self-representation was up to 80 per cent in some family courts. A follow-up report
in 2021 revealed that of the self-represented litigants surveyed, close to
60 per cent were involved in a civil or family matter, earned less than $30,000
per year and couldn't find access to free legal advice.
Most reported feeling the justice system was "unfair," and many described a
sense of "the odds being stacked against them."
Advocates say the rising number of lawyer-free litigants is problematic. The
legal system is meant to be adversarial — with strong lawyers on each side — but
the high rate of self-representation creates lopsided justice, pitting an
untrained individual against a professional.
B.C. Court of Appeal Chief Justice Robert Bauman told CBC that he sees "too
many" litigants representing themselves with too little training.
"It's in the family law area that we are facing the crisis," said Bauman,
who chairs Access to Justice B.C., a cross-sector group working to improve court
In 2022, the number of self-represented litigants in provincial court
appearances increased by seven per cent and involved 22 per cent of B.C.'s Court
of Appeal cases, he said.
Bauman and Leitch say more data is needed on self-representation in Canada, but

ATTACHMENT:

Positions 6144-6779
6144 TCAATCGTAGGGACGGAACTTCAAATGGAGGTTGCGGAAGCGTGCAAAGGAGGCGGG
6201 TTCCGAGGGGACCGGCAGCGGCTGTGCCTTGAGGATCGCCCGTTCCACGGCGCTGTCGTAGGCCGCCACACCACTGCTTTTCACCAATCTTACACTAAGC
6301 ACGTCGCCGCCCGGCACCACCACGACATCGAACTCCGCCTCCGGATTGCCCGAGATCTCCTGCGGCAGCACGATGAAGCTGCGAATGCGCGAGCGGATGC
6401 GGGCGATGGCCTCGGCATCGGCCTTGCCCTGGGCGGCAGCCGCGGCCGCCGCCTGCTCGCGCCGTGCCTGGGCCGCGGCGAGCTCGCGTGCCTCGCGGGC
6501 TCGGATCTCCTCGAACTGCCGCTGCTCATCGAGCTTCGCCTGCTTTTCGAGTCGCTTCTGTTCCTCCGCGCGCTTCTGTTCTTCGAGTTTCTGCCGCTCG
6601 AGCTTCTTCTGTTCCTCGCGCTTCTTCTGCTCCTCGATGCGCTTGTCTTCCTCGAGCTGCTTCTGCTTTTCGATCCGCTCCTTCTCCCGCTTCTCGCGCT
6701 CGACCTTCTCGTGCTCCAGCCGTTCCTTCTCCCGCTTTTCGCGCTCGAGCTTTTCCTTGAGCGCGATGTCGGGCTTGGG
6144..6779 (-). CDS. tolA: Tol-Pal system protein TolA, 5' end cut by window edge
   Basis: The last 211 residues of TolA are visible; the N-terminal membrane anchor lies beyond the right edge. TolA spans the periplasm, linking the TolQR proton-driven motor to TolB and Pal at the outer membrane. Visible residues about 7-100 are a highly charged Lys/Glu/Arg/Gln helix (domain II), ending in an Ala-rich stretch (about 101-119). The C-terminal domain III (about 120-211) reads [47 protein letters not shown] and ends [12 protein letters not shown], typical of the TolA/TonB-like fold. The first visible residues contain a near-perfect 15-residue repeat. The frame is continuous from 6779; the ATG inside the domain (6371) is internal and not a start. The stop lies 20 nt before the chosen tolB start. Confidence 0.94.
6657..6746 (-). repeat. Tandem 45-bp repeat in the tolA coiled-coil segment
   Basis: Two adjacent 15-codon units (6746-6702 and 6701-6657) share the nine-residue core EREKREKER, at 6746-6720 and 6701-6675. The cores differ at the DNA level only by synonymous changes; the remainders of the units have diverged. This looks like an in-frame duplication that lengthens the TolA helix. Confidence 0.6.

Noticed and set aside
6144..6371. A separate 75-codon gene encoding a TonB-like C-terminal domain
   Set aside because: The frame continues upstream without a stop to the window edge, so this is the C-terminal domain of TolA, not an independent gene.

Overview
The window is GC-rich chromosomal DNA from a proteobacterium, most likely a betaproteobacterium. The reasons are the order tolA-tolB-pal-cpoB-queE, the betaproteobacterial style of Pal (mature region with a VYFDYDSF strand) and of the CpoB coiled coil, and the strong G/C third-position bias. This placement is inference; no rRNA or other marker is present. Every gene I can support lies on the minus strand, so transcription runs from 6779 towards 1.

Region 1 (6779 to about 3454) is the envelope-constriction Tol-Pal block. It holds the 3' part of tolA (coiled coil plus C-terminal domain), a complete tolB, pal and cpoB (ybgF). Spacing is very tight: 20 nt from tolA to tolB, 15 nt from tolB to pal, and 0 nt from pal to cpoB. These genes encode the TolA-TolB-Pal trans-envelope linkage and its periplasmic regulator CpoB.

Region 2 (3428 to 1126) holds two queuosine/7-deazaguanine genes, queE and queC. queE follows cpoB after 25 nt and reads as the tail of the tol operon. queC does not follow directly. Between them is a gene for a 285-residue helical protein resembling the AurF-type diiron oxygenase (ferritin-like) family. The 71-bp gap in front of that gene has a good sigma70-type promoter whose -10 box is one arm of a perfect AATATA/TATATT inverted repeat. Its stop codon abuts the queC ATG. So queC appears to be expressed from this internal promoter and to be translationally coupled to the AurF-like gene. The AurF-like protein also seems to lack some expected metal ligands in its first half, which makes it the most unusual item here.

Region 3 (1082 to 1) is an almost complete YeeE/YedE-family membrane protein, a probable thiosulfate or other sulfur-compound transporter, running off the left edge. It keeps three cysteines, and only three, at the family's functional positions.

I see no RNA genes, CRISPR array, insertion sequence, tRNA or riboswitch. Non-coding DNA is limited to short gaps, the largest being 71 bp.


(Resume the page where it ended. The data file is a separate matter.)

agree that people are driven to take over their own legal matters due to the
Canadian lawyers are self-regulated by law societies, which do not cap fees.
Forgoing legal representation may save money, but experts warn it comes with a
Christopher McPherson, president of the B.C. Law Society, says self-represented
litigants lead to extra court time, cause delays and put an extra onus on
judges, all due to their lack of legal experience.
Leitch says many unrepresented litigants "don't know the procedures. They don't
understand the law. They don't even really understand the language that gets
spoken between lawyers and judges."
McPherson said "that leads to concerns about proper access to justice."
As a self-representing litigant, "you're dealing with very traumatic, stressful
situations, and trying to navigate that on your own is very difficult."